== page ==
In 1978, Illinois shifted from an indeterminate to a determinate sentencing system — effectively eliminating parole as most people are familiar with it. Now some advocates are calling for changes to allow inmates over 55 the chance to be paroled.
About 26,000 people leave Illinois prisons each year, and many of them report having trouble finding employment once they’re home.
The West Side nonprofit offers workforce development and mental health and substance abuse services, among other supports. Leadership said their recidivism rates are a fraction of the state average.
Research shows formerly incarcerated people who maintained employment for one year after release had only a 16% recidivism rate, compared to a 52% rate for those who did not stay employed.
A 2018 report found 43% of those released from prison in Illinois will be convicted of another crime and return to prison. About a quarter of those re-offenses are for so-called “technical violations” like violating curfew or missing a meeting with a probation officer.
Thousands of restrictive laws govern people who have been released from prison in the United States, making it difficult for them to find housing, employment and to restart life after they have done their time.
Tawana Pope and Nicholas Crayton had their own unexpected journeys and challenges, but continue to push for a better life. Pope is the founder of the nonprofit Diamonds In The Making Outreach and previously had been in and out of jail, struggling with drug and alcohol addiction. Crayton was released from prison just last year from the Life Skills Re-Entry Center.
When it comes to paying off that debt, Black and Latino graduates are struggling. Nearly half of Black students owe an average of 12.5% more than they borrowed, according to the Education Data Initiative.
Chris Javier, a deacon at Chinese Christian Union Church, has been working on developing safety plans for residents in the community. Going door to door, he’s been educating residents on how to keep themselves protected against the rise in hate crimes, scams and more.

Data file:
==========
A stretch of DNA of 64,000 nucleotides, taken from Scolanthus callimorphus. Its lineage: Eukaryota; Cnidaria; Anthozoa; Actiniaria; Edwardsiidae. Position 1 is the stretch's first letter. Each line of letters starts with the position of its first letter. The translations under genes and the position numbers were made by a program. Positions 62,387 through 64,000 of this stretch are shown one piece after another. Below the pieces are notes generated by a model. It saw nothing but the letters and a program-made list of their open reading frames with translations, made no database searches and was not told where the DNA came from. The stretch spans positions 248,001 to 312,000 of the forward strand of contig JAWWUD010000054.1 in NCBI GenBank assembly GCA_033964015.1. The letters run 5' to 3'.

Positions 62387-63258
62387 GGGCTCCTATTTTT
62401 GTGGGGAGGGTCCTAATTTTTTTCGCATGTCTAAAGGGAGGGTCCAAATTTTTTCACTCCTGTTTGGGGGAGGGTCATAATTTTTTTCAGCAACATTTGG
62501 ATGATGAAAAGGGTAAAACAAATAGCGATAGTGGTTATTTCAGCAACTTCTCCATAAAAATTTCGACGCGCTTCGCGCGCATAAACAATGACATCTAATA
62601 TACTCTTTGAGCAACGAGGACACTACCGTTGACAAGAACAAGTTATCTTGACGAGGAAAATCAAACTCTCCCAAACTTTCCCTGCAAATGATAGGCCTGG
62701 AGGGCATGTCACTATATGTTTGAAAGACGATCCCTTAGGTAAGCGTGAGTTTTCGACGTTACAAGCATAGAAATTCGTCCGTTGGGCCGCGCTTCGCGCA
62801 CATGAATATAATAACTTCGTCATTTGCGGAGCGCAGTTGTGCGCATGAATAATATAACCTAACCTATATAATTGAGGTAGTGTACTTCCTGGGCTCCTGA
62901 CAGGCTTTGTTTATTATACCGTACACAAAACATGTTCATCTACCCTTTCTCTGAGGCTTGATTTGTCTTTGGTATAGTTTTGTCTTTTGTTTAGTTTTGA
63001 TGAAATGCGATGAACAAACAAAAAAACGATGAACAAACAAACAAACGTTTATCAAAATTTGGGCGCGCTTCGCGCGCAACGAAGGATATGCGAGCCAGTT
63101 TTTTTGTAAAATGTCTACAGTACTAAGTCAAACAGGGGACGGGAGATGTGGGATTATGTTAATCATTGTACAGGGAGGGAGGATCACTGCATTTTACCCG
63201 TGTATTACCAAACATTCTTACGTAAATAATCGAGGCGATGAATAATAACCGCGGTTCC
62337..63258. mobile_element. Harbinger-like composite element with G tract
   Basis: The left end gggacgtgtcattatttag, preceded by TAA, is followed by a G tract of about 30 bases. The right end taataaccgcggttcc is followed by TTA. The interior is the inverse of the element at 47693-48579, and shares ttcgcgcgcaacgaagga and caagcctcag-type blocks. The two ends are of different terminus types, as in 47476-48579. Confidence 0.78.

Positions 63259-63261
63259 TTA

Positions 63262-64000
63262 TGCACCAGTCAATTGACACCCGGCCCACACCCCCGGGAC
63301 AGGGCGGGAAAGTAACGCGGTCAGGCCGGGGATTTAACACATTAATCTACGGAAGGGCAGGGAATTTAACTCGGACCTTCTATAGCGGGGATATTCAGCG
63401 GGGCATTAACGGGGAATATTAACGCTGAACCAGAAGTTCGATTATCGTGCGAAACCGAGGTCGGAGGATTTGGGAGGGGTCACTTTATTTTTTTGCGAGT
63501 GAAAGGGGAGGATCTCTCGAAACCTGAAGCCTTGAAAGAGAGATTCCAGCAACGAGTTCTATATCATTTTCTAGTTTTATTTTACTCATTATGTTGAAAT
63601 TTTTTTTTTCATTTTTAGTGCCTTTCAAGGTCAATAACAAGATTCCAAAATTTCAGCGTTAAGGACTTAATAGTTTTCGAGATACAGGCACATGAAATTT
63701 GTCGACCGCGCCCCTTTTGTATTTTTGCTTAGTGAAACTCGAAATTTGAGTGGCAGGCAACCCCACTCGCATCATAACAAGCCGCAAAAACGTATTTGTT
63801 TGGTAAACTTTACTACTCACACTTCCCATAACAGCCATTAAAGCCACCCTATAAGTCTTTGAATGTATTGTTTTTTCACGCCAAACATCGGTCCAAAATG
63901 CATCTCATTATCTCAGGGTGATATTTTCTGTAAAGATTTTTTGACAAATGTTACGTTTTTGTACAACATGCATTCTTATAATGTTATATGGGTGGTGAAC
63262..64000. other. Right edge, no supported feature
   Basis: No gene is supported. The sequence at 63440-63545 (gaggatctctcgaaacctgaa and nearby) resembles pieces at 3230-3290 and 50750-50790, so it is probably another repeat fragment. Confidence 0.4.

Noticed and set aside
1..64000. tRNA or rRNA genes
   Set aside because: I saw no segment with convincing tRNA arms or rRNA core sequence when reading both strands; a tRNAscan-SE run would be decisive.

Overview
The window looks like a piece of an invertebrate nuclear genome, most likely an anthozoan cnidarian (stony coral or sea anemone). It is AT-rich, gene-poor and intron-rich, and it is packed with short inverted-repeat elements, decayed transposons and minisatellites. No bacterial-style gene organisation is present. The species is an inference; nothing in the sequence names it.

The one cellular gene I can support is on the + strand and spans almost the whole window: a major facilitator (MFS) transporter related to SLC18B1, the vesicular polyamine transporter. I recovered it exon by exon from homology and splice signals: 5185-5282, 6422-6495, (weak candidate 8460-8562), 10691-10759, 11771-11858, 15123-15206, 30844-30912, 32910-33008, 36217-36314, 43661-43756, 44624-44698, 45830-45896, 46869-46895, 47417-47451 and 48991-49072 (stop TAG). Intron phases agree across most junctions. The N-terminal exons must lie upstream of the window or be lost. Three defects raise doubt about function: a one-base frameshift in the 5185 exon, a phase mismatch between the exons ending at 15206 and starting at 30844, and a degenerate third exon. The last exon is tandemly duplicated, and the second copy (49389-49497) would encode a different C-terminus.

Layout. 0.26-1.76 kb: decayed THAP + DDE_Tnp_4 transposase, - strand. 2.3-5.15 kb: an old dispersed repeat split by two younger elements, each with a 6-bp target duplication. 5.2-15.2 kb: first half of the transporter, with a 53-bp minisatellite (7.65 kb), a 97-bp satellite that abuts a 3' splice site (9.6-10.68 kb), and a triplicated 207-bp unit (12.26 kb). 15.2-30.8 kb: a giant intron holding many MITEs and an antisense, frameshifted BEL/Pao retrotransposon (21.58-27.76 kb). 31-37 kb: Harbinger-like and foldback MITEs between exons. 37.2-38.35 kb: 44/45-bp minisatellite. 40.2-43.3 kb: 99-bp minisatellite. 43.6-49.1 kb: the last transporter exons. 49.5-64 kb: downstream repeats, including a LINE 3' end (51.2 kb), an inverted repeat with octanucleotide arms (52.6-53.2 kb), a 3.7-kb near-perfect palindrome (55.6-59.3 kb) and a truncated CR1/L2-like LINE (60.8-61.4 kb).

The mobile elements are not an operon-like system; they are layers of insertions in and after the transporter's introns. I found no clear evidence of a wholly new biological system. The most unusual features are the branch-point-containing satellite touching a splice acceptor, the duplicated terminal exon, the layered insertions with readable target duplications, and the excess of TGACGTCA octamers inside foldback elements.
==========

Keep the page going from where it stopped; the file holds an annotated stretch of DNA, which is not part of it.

Everything about one’s experience of living in Chicago can be traced back to segregation and race, according to community leader José Rico, executive director of Truth, Racial Healing and Transformation Chicago.
Since we first met Tonika Lewis Johnson in 2020, she has expanded the Folded Map project — adding workshops, a play and a movie.
Chicago’s homeless population would receive significant funding and support from the city under Mayor Lori Lightfoot’s budget proposal. As part of our “Firsthand: Living in Poverty” series, we take a look at how that money would be allocated.
As part of our “Firsthand: Living in Poverty” series, we hear about the current state of food insecurity in Chicago — and possible solutions to the problem.
Families living in poverty are more likely to be involved with the child welfare system, according to a recent brief from the University of Chicago. As part of our “Firsthand: Living in Poverty” series, we look at the barriers facing families that need financial assistance.
Community organizations and state lawmakers are working to make menstrual products more accessible to Illinoisans who need them. We take a look at the issue in our Firsthand: Living in Poverty series.
The Greater Chicago Food Depository, which supplies food pantries across the area, says in its more than 40-year history it has never seen a hunger crisis like the one caused by the COVID-19 pandemic. We discuss the issue as part of WTTW’s Firsthand initiative exploring poverty.